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The U.S. Senate is asking the American people to remember the victims of the Sept. 11, 2001, terrorist attacks together as one nation.

The Senate unanimously passed a resolution calling for a Moment of Remembrance on Sunday — the 10th anniversary of the attacks — at 9 a.m. ADT.

According to figures available from the U.S. government, the nation’s bank accounts will run at a significant loss in 2011. How significant? $1,645,000,000,000.

With that much money, you could pave the Glenn Highway from Anchorage to Eagle River — both the inbound and outbound lanes — with $100 bills. And you could do it 320 times over.

Nine members of the area business community are seeking four open spots on the Chugiak-Eagle River Chamber of Commerce board of directors.

Chamber special events director Merry Braham said two of the candidates are incumbents. Braham said votes will be accepted from chamber members in good standing through the Sept. 9 deadline.

“It has to be in our post office box or in our office by then,” Braham said.

Running for reelection to the board this year are Doug Boyer and Nancy Dahlstrom. Current members Steve Strom and Kaleb Baker are not seeking reelection.

Koreen Burrow doesn’t let having multiple sclerosis slow her down. In fact, the disease she’s dealt with for two decades has pushed her to do more in recent years.

Burrow and her husband, David Fox, are on a quest to ride in a Bike MS event in all 50 states. Bike MS rides raise money for the National MS Society.

With seven states already checked off — Alaska, Hawaii, California, Nevada, Virginia, Minnesota and Colorado — Burrow and Fox plan to add Michigan to the list later this month and Texas in October.

Everyone knows having good plan is essential to a successful visit to the Alaska State Fair.

“You should always eat your dessert first,” said Anchorage’s Karen Eckman, a Chugiak native who started last Sunday, Aug. 28, sharing a Denali Cream Puff with her husband, Eric, and their 18-month-old daughter, Amelia.

Kick-starting a day at the fair with one of the oversized cream-filled pastries seems to be a trend this season. Eagle River’s Ashley Bennett, who sold the Eckman’s their treat, said she also starts every morning she works the booth with a cream puff.

Outdoor painting requires a special set of tools. A portable easel is a must, as is a box for paint and brushes; many artists also use an umbrella, which keeps direct sunlight off their canvas as they work silently to capture the pastoral scenes around them.

It doesn’t hurt to pack some heat, either.

“I carry a big firearm and mace with me all the time,” said Chugiak’s Greg Bombeck, whose travels in search of the perfect landscape often take him into prime Chugach State Park bear country.

Six up, six down.

Chugiak continued its football dominance over Eagle River on Aug. 19, rallying for a 35-14 win at Chugiak.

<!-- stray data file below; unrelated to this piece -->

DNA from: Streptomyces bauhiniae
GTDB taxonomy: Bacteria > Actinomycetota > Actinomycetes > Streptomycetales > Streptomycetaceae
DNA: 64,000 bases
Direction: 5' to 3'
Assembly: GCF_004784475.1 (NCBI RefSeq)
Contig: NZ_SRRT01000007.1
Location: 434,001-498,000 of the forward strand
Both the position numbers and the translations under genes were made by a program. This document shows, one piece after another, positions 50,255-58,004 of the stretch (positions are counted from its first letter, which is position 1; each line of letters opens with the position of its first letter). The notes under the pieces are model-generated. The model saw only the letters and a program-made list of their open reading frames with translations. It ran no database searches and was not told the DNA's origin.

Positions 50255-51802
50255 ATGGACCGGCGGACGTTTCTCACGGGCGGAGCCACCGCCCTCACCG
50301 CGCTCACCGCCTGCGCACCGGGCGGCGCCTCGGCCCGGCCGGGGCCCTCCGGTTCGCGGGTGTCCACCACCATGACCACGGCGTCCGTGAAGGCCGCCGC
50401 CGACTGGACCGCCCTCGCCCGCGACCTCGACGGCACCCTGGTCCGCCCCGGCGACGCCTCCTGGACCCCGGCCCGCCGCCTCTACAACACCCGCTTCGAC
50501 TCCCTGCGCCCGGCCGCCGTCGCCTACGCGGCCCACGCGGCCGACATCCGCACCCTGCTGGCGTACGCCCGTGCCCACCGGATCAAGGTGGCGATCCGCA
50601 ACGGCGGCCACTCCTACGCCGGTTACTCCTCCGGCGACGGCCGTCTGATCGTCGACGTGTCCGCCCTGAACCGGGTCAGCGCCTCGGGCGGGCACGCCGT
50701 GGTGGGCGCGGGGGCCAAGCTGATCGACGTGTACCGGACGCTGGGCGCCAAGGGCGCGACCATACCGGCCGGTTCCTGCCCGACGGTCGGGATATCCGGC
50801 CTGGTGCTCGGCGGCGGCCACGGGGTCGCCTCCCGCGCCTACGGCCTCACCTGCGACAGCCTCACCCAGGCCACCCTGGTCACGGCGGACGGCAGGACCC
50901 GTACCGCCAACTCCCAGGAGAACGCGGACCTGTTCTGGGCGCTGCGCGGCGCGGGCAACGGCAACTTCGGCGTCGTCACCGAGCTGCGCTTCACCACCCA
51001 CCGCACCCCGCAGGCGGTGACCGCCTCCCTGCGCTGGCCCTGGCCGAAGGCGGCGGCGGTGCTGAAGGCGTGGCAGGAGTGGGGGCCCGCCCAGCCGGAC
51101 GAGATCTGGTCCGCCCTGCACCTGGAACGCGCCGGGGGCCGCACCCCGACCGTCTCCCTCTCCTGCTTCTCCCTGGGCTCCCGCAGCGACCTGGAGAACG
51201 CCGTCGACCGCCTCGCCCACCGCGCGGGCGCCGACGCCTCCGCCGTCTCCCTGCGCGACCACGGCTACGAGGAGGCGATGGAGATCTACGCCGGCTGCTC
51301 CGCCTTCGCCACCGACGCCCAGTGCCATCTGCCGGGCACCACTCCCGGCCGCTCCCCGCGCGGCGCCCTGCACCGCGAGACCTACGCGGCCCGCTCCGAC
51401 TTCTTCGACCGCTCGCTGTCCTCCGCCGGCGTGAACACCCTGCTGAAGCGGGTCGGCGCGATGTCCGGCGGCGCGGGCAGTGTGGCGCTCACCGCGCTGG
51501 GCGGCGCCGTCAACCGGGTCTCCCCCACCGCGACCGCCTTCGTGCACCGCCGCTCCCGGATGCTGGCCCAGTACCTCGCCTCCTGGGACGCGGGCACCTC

“We knew we could come back and win it,” said Chugiak running back Justin Schneider, who finished with a game-high 175 rushing yards.

Schneider’s two-yard touchdown run with 4:42 left in the third quarter proved to be the game-winner. The big score came less than a minute after Eagle River grabbed its first second-half lead in the series on a 30-yard touchdown pass from Peter Kott to Kelechi Madubuko that made it 14-13 Wolves.

Halloween is coming early to Chugiak-Eagle River.

Trick or Treat in the Heat, a fundraiser for the Hospice of Anchorage, Ronald McDonald House and Make-A-Wish Foundation, will be held in the Eaglewood subdivision of Eagle River on Sunday, Sept. 11. Blue wristbands, which serve as tickets for the event, can be purchased for $10 at House of Bounce, Picture This and The Crave.

All of the proceeds go to one of the three charities, said event creator Sean Robbins.

“We don’t take anything off the top,” he said.

Members of the winning football team walked off their home turf Friday night with sadness. Instead of the usual rush to meet adoring families and girlfriends and pals, the boys shuffled slow and quiet, some pausing in the shadows cast by empty bleachers to wipe their eyes and breathe.

There’s crying in football.

Soon after Kyle Frost was walking, he knew what his life’s passion was — aviation. On Saturday, Aug. 13, Frost took a major step toward turning that passion into a career by earning his private pilot’s license at age 17.

“I’ve known I’ve wanted to fly since before I was four years old,” said the Eagle River High junior. “Now that I’m old enough to do it, I just went out and did it.”

Few people Frost’s age get their pilot’s license, said Patrick O’Hare, who’s been an instructor since 1975.

“He should be proud of what he accomplished,” O’Hare said.

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